Baltimore CASH Campaign kicked off the tax season on Friday with an event to raise awareness about its free tax-filing services and the Earned Income Tax Credit, a program to aid working families.
Now in its 16th year, the CASH campaign provides free tax preparation services to families and individuals who earn less than $54,000 a year. The nonprofit has 13 sites in Baltimore and two in Baltimore County, all staffed with volunteers certified by the Internal Revenue Service to help people electronically file their taxes.
A major part of the organization's work is to raise awareness about the federal and state tax credits available for low-to-moderate-income working families, many of whom do not know about the credit and are missing out on thousands of dollars, said Sara Johnson, the CASH Campaign's director.
The IRS estimates that about four out of five people eligible for the federal Earned Income Tax Credit claim it. The program paid out about $66.7 billion in tax credits to 27.5 million households for the 2014 tax year, with an average credit of more than $2,400.
"As good as the numbers are, they could be better," said IRS Commissioner John Koskinen, who spoke at the event at Union Baptist Church in Baltimore. "Millions more miss out because they don't know or don't realize they are eligible for coverage."
In the 2012 tax year, 131,300 eligible Maryland households left $81.3 million on the table in federal Earned Income Tax Credits, according to a 2015 report by the state's Department of Legislative Services. About 800 taxpayers did not claim $24.5 million in Maryland Earned Income Tax Credits.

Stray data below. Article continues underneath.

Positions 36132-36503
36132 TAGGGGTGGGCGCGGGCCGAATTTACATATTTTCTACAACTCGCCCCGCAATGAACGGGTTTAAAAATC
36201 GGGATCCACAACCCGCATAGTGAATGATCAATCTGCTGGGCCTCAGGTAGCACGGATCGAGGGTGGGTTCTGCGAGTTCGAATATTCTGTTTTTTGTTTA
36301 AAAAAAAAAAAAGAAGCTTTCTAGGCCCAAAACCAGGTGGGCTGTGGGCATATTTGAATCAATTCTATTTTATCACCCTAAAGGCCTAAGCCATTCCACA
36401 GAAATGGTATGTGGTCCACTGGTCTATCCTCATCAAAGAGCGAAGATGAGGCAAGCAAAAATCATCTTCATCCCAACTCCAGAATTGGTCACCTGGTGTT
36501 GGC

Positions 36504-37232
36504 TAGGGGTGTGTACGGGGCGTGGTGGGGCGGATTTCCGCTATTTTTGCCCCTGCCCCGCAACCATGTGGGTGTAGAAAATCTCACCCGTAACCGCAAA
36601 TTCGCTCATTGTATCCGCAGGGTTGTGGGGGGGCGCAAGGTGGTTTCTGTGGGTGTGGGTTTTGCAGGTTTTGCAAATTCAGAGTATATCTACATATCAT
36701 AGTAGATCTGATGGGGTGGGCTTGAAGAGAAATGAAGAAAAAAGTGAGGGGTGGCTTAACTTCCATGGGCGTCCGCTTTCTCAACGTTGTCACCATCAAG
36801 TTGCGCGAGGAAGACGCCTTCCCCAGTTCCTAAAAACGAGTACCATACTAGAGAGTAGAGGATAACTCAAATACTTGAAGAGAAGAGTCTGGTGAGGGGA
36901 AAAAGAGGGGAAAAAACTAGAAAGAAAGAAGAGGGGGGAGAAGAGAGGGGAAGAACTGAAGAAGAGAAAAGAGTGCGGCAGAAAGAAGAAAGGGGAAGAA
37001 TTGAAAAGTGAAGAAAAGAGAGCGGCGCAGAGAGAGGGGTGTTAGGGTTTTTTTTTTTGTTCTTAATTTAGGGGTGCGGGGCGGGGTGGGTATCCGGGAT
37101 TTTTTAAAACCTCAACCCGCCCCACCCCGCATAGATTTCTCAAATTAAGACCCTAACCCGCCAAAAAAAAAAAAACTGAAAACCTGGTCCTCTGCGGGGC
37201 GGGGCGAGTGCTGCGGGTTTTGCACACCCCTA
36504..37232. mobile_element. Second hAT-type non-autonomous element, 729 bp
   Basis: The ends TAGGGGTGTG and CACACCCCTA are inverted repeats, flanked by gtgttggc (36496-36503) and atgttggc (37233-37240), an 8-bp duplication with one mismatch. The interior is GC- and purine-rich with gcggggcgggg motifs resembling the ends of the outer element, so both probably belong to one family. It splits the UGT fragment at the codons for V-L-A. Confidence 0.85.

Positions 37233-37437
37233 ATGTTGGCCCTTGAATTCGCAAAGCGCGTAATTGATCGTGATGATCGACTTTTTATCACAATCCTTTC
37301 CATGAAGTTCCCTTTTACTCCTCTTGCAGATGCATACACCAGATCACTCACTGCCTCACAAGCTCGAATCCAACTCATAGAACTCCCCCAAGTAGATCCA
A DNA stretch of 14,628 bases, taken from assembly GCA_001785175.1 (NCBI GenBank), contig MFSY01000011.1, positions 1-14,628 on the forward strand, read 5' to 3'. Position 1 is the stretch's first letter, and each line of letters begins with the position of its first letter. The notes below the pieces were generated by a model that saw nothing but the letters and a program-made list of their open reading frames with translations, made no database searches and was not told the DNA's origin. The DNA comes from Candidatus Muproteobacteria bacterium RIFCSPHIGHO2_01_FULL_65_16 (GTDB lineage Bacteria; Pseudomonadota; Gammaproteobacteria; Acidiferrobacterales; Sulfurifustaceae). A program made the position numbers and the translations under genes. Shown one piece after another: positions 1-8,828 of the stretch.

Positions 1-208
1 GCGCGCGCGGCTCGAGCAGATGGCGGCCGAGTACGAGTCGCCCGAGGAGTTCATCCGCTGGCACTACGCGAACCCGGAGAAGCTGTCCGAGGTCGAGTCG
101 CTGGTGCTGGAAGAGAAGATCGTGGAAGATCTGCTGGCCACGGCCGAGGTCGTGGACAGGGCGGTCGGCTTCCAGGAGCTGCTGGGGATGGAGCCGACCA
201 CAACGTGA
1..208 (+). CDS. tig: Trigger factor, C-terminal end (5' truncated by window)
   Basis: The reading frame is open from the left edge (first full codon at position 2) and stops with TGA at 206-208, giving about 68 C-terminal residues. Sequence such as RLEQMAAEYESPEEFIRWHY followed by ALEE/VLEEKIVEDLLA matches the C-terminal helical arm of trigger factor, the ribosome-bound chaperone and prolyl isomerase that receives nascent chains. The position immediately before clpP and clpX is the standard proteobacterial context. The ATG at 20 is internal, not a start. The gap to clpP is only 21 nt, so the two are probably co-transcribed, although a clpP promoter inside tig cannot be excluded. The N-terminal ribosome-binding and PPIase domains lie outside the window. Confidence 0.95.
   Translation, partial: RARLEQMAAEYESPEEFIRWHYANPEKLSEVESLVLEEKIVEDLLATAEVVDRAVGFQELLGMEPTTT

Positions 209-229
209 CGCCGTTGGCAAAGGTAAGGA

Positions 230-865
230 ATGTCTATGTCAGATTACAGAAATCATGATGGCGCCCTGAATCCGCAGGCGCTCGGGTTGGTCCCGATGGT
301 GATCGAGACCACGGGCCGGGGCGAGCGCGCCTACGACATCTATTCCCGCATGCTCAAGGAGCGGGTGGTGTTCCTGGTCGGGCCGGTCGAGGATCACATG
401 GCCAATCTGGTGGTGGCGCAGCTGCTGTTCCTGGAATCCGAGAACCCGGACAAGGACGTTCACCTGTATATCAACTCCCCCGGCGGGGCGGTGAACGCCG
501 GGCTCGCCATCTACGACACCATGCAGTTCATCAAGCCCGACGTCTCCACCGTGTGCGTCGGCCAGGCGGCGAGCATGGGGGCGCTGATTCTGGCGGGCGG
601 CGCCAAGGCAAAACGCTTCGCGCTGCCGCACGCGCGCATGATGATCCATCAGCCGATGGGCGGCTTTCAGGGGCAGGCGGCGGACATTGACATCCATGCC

Eligibility for the tax credits depends on income level, marital status and number of children.
For example, a married couple with three or more children must have a household income of less than $53,505 to qualify for a federal tax credit of up to $6,269 for tax year 2016, according to the IRS.
The Maryland Earned Income Tax Credit is worth up to a quarter the value of the federal credit.
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In addition to making sure Marylanders owed a tax credit claim it, Baltimore CASH Campaign works to improve taxpayers' financial literacy, said Johnson, the organization's director. While they're in to do their taxes, people can also get financial advice about how to create a budget for their family and ways to build savings.
One of the program's success stories, April Bradley, spoke during Friday's event. The 33-year-old Baltimore resident said she used to spend frivolously, but thanks to Baltimore CASH Campaign, started putting more money, including her most recent federal tax refund, into savings bonds.
She recently cashed out some of her savings to buy her first home, a four-bedroom, two-bathroom rowhouse in Baltimore's Forest Park neighborhood.
"There's no amount of shoes or bags that could make me feel as happy as I feel," Bradley said.